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White By Law

Author: Ian Haney Lopez
Publisher: NYU Press
ISBN: 0814736947
Size: 31.64 MB
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"Whiteness pays. As White by Law shows, immigrants recognized the value of whiteness and sometimes petitioned the courts to be recognized as white. Haney Lspez argues for the centrality of law in constructing race."--Voice Literary Supplement"White by Law's thoughtful analysis of the prerequisite cases offers support for the fundamental critical race theory tenet that race is a social construct reinforced by law. Haney Lspez has blazed a trail for those exploring the legal and social constructions of race in the United States."--Berkeley Women's Law JournalLily white. White knights. The white dove of peace. White lie, white list, white magic. Our language and our culture are suffused, often subconsciously, with positive images of whiteness. Whiteness is so inextricably linked with the status quo that few whites, when asked, even identify themselves as such. And yet when asked what they would have to be paid to live as a black person, whites give figures running into the millions of dollars per year, suggesting just how valuable whiteness is in American society.Exploring the social, and specifically legal origins, of white racial identity, Ian F. Haney Lopez here examines cases in America's past that have been instrumental in forming contemporary conceptions of race, law, and whiteness. In 1790, Congress limited naturalization to white persons. This racial prerequisite for citizenship remained in force for over a century and a half, enduring until 1952. In a series of important cases, including two heard by the United States Supreme Court, judges around the country decided and defined who was white enough to become American.White by Law traces the reasoning employed by the courts intheir efforts to justify the whiteness of some and the non- whiteness of others. Did light skin make a

Citizenship Excess

Author: Hector Amaya
Publisher: NYU Press
ISBN: 0814708455
Size: 13.82 MB
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“Drawing on the Athenian tradition of ‘wielding citizenship as a weapon to defend a contingently defined polis,’ Hector Amaya has crafted an elegant and sophisticated analysis of the contemporary policies designed to contain and criminalize Latina/os. Citizenship Excess demonstrates that he is one of the leading Latina/o Media Scholars today.” —Angharad N. Valdivia, General Editor of the International Encyclopedia of Media Studies and author of Latina/os Drawing on contemporary conflicts between Latino/as and anti-immigrant forces, Citizenship Excess illustrates the limitations of liberalism as expressed through U.S. media channels. Inspired by Latin American critical scholarship on the “coloniality of power,” Amaya demonstrates that nativists use the privileges associated with citizenship to accumulate power. That power is deployed to aggressively shape politics, culture, and the law, effectively undermining Latino/as who are marked by the ethno-racial and linguistic difference that nativists love to hate. Yet these social characteristics present crucial challenges to the political, legal, and cultural practices that define citizenship. Amaya examines the role of ethnicity and language in shaping the mediated public sphere through cases ranging from the participation of Latino/as in the Iraqi war and pro-immigration reform marches to labor laws restricting Latino/a participation in English-language media and news coverage of undocumented immigrant detention centers. Citizenship Excess demonstrates that the evolution of the idea of citizenship in the United States and the political and cultural practices that define it are intricately intertwined with nativism.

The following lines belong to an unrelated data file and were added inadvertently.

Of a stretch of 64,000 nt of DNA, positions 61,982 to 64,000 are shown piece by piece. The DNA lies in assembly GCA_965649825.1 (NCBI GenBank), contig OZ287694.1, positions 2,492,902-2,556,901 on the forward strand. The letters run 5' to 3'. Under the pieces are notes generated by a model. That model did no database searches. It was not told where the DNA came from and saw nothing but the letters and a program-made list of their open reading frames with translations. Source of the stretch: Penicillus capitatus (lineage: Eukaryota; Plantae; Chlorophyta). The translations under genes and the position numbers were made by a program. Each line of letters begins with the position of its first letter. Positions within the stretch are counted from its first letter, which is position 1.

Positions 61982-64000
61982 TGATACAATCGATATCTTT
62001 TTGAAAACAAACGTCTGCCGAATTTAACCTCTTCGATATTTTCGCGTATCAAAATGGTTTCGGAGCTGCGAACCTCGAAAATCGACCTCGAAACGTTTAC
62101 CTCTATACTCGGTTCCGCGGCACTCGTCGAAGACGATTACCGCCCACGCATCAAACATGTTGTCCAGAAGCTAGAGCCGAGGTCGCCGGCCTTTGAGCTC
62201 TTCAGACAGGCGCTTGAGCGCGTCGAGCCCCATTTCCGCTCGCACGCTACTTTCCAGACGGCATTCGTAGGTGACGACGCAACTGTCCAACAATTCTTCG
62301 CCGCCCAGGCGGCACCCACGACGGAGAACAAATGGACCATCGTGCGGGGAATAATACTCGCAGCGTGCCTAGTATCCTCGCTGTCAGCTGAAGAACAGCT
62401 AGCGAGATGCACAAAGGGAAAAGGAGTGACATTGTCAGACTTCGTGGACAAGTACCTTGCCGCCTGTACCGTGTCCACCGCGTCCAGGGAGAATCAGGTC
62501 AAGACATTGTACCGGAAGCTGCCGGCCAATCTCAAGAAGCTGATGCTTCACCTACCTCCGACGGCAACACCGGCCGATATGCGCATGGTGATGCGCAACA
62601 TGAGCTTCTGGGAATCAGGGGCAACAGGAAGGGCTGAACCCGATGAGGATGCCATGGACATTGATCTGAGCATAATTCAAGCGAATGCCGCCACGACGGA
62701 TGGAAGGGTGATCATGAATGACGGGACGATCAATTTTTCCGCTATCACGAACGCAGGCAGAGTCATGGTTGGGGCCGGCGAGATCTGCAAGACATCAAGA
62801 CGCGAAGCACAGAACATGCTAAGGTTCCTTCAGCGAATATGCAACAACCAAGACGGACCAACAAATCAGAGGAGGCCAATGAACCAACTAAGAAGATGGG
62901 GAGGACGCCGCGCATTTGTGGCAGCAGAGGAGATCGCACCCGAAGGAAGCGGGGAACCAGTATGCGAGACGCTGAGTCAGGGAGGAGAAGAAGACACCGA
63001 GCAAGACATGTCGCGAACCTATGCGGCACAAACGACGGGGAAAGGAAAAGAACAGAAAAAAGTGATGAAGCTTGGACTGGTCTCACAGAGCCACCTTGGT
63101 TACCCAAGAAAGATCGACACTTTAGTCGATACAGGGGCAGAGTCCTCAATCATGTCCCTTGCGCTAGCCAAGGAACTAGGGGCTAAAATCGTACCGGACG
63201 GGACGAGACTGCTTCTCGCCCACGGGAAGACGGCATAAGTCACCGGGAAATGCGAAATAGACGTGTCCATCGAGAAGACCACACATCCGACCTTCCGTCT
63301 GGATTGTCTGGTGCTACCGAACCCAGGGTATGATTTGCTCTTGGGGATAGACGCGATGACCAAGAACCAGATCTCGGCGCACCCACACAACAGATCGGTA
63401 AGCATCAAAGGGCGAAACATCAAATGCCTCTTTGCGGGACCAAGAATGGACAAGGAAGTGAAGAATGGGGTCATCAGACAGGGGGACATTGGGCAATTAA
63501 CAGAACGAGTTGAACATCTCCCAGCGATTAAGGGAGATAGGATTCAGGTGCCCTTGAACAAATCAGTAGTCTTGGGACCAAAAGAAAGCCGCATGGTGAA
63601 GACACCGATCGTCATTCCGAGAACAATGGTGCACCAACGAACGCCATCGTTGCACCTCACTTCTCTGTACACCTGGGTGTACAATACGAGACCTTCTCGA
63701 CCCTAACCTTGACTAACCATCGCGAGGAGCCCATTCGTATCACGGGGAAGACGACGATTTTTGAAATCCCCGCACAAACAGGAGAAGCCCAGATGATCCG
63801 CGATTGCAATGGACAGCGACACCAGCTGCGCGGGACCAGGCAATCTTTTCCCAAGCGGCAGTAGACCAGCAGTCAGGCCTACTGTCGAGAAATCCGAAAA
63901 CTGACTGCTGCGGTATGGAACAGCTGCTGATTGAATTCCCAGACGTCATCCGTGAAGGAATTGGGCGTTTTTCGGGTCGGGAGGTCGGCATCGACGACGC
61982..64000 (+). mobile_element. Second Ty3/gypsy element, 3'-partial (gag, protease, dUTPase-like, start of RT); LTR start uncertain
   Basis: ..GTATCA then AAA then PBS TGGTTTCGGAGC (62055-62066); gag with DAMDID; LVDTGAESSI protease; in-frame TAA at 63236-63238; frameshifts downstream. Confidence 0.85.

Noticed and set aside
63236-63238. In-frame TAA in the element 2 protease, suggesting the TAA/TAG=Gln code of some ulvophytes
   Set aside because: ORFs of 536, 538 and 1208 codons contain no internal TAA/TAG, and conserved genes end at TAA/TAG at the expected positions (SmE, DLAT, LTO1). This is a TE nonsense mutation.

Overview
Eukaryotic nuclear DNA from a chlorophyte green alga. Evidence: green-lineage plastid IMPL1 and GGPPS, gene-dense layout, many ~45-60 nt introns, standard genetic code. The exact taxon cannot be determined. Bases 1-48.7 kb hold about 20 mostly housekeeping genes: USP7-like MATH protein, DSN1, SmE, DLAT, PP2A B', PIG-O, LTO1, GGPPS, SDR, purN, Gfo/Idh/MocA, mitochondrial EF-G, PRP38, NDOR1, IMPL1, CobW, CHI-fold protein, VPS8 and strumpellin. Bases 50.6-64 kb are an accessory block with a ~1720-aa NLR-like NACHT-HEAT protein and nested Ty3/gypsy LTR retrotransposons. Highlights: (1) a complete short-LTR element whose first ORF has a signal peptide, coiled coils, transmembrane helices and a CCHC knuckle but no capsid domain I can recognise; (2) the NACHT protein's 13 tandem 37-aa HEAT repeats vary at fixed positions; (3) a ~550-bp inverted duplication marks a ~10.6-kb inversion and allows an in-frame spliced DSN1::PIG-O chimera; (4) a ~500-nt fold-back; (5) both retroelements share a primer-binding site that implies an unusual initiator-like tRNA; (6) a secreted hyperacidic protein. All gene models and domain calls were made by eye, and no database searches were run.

Critical Race Theory

Author: Richard Delgado
Publisher: NYU Press
ISBN: 0814785298
Size: 41.59 MB
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In 2001, Richard Delgado and Jean Stefancic published their definitive Critical Race Theory, a compact introduction to the field that explained, in straightforward language, the origins, principal themes, leading voices, and new directions of this important movement in legal thought. Since then, critical race theory has gone on to influence numerous other fields of scholarship, and the Delgado and Stefancic primer has remained an indispensible guide for students and teachers. Delgado and Stefancic have revised the book to include material on key issues such as colorblind jurisprudence, Latino-Critical scholarship, immigration, and the rollback of affirmative action. This second edition introduces readers to important new voices in fields outside of law, including education and psychology, and offers greatly expanded issues for discussion, updated reading lists, and an extensive glossary of terms.

Race And Races

Author: Richard Delgado
Publisher: Thomson West
ISBN:
Size: 10.74 MB
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This best-selling casebook presents critical perspectives on race and racism. Updates the first edition with new material on the treatment of Muslims and Arabs in post-9/11 America. Provides expanded treatment of Japanese-American internment, Jews, and native Hawaiians. Includes new cases such as Grutter and Virginia v. Black, current statistics, and enhanced coverage of voting. Features rich historical treatment of major racial groups in the United States: African Americans, Indians, Latinos/Latinas, Asian Americans, and Whites. Contains chapters on differing implications of enslavement, conquest, colonization, and immigration, as well as on equality, education, freedom of expression, family and sexuality, stereotyping, and crime.